having profound knowledge and experience in the domain of DTL. Prior to the group discussions, the four
participants individually rated each trade-off for the selected ledgers based on their knowledge and
experience. In addition, each participant studied available documentation and white papers for the selected
DLT designs. Individual rating results were consolidated and then actively discussed by participants until all
conflicts were resolved and consensus (total finality) was reached. Table 6 summarizes our findings.
3.3 Configuration of DLT Archetypes
To make the derived trade-offs between DLT characteristics more tangible and evaluate their impact on
applications on DLT, we jointly configured DLT archetypes for each DLT property. These archetypes
describe how to configure DLT characteristics to achieve a certain DLT property (e.g., flexibility) while
considering underlying trade-offs. To identify the archetypes, we reviewed identified DLT characteristics for
each DLT property and selected trade-offs corresponding to DLT characteristics first. We then decided what
DLT characteristic is preferred over another to achieve the DLT property with respect to each trade-off. For
example, an adequate block size outweighs transaction fees (see trade-off G.1) to achieve the DLT property
flexibility. Finally, for each archetype and its corresponding property we highlight drawbacks for applications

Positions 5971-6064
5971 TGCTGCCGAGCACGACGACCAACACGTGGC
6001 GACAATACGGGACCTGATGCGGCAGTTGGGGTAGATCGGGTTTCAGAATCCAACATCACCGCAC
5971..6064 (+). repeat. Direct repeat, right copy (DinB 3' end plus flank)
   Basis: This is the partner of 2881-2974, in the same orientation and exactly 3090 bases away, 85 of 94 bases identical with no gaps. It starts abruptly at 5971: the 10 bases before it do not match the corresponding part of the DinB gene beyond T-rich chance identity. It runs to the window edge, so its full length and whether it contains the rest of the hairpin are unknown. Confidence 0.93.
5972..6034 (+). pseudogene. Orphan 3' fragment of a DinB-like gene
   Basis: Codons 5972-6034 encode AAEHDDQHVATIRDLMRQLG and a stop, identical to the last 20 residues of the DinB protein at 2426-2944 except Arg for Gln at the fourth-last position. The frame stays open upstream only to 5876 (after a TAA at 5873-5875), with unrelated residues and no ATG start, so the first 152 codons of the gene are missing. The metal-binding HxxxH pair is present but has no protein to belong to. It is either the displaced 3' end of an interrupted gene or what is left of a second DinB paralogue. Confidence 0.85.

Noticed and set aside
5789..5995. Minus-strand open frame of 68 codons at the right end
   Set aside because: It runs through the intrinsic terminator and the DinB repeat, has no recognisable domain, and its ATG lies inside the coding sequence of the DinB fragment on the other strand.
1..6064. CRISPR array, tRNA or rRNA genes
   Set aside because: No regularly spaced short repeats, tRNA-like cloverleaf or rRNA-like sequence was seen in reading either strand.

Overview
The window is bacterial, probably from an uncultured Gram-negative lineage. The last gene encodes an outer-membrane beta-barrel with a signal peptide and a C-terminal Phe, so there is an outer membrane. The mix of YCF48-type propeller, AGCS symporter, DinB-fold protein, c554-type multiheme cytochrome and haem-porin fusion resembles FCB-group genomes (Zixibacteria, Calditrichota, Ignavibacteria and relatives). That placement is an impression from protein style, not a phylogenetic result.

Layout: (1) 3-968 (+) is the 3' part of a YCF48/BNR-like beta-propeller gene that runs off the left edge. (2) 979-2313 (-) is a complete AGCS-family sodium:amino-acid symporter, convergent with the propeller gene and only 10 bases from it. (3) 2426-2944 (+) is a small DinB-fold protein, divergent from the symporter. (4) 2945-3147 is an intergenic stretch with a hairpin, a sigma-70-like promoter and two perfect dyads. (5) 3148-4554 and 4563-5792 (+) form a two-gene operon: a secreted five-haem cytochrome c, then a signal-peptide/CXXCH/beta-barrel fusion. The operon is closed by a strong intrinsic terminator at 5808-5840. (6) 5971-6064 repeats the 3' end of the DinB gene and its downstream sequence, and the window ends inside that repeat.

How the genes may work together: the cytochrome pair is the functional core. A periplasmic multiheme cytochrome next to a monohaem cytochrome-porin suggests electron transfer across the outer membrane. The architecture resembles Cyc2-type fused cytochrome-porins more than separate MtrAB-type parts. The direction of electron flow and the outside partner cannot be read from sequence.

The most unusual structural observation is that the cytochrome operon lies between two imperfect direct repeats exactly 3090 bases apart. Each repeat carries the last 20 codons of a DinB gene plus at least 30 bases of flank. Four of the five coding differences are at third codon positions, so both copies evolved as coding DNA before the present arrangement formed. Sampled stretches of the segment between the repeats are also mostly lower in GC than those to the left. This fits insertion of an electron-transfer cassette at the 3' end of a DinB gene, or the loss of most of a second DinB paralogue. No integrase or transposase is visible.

on DLT that are caused by the underlying DLT design. We assumed that all characteristics that are more
positively associated with the property assigned to the archetype should have a high value and accounted for
the respective trade-offs. For the performance archetype, we assumed, for example, high scalability and
throughput and analyzed the effects of this configuration on DLT characteristics of other DLT properties
(e.g., availability within security).
4 Trade-Offs between DLT Characteristics
4.1 DLT Characteristics and Trade-Offs between DLT Characteristics
The literature review revealed 40 DLT characteristics that are relevant for the assessment of a DLT design’s
viability for an application on DLT. The 40 DLT characteristics are briefly presented and defined in Table 5.
The grouping of the 40 DLT characteristics resulted in a final set of 6 DLT properties, which are presented
in Table 4. In the following, we will discuss derived trade-offs between DLT characteristics. Table 6 lists
identified trade-offs.
A Flexibility vs. Performance
A.1 Turing-complete Smart Contracts vs. Resource Consumption
The use of external services in smart contracts via oracles enables more flexibility in defining the conditions
that must be fulfilled before the smart contract issues transactions. If an oracle is requested from a smart
contract, the oracle receives requests from every node because every node needs to execute the smart contract.
Thus, an oracle can become a performance bottleneck because the oracles’ bandwidth may not be sufficient
to handle the amount of (almost) simultaneous requests by nodes.
Table 4: Identified DLT properties
DLT Property